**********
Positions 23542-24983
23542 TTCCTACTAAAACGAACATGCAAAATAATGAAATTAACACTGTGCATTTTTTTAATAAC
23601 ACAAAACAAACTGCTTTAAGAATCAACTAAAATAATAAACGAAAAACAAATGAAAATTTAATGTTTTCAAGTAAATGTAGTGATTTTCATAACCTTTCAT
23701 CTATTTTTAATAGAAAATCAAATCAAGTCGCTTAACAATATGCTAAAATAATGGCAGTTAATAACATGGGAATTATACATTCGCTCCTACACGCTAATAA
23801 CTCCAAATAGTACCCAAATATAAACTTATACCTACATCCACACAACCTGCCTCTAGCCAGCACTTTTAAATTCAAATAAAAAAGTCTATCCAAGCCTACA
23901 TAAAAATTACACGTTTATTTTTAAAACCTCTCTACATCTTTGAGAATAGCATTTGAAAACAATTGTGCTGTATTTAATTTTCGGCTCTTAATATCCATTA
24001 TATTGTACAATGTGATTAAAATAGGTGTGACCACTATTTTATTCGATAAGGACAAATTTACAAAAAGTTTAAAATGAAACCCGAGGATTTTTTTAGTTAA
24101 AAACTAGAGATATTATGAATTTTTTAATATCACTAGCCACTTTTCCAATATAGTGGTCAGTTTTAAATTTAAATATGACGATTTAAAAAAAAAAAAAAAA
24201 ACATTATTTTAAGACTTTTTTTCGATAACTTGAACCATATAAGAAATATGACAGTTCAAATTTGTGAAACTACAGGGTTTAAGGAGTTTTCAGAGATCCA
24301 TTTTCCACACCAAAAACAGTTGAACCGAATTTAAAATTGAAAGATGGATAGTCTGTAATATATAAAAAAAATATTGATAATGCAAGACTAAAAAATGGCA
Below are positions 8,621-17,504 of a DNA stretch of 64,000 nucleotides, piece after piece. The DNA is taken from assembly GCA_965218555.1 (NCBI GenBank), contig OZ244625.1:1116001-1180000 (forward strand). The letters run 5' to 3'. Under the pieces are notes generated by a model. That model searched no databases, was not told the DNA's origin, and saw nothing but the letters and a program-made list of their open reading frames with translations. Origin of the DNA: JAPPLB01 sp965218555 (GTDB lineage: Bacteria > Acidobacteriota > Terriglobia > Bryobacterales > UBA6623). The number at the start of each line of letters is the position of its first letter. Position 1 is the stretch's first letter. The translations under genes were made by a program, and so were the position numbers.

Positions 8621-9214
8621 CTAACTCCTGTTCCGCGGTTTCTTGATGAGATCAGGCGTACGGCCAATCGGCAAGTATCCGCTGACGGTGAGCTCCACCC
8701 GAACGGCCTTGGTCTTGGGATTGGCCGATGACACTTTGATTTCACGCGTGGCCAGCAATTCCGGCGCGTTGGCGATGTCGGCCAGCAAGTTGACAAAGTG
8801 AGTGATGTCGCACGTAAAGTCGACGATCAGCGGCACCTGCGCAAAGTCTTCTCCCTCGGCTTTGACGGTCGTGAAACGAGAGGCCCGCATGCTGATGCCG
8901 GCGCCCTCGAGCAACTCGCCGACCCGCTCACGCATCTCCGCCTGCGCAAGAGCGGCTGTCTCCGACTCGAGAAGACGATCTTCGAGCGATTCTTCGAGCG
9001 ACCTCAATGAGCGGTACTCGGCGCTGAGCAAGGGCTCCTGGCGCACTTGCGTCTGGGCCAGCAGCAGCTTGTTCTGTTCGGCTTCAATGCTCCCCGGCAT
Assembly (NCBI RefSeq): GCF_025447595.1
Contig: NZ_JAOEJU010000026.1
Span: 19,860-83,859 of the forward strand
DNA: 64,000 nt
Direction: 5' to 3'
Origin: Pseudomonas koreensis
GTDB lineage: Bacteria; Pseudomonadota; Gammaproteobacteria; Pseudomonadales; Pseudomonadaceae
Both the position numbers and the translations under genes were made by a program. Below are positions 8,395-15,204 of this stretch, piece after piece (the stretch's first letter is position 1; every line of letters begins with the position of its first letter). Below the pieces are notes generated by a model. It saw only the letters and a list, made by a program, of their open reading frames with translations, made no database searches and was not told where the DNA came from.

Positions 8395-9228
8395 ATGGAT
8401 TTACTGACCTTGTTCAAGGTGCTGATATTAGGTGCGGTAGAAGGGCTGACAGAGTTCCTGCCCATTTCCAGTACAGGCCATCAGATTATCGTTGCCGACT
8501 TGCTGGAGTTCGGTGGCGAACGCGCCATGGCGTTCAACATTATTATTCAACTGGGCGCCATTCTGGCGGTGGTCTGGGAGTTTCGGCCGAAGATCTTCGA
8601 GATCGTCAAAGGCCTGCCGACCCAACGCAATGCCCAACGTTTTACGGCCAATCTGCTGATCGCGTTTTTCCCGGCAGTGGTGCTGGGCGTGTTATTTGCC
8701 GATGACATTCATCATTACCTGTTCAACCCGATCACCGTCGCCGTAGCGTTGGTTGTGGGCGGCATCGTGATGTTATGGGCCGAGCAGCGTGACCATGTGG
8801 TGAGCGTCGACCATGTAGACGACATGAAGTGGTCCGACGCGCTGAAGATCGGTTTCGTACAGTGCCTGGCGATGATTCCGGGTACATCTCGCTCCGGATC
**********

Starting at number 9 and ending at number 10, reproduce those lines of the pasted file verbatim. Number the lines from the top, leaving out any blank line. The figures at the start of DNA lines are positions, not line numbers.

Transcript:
24201 ACATTATTTTAAGACTTTTTTTCGATAACTTGAACCATATAAGAAATATGACAGTTCAAATTTGTGAAACTACAGGGTTTAAGGAGTTTTCAGAGATCCA
24301 TTTTCCACACCAAAAACAGTTGAACCGAATTTAAAATTGAAAGATGGATAGTCTGTAATATATAAAAAAAATATTGATAATGCAAGACTAAAAAATGGCA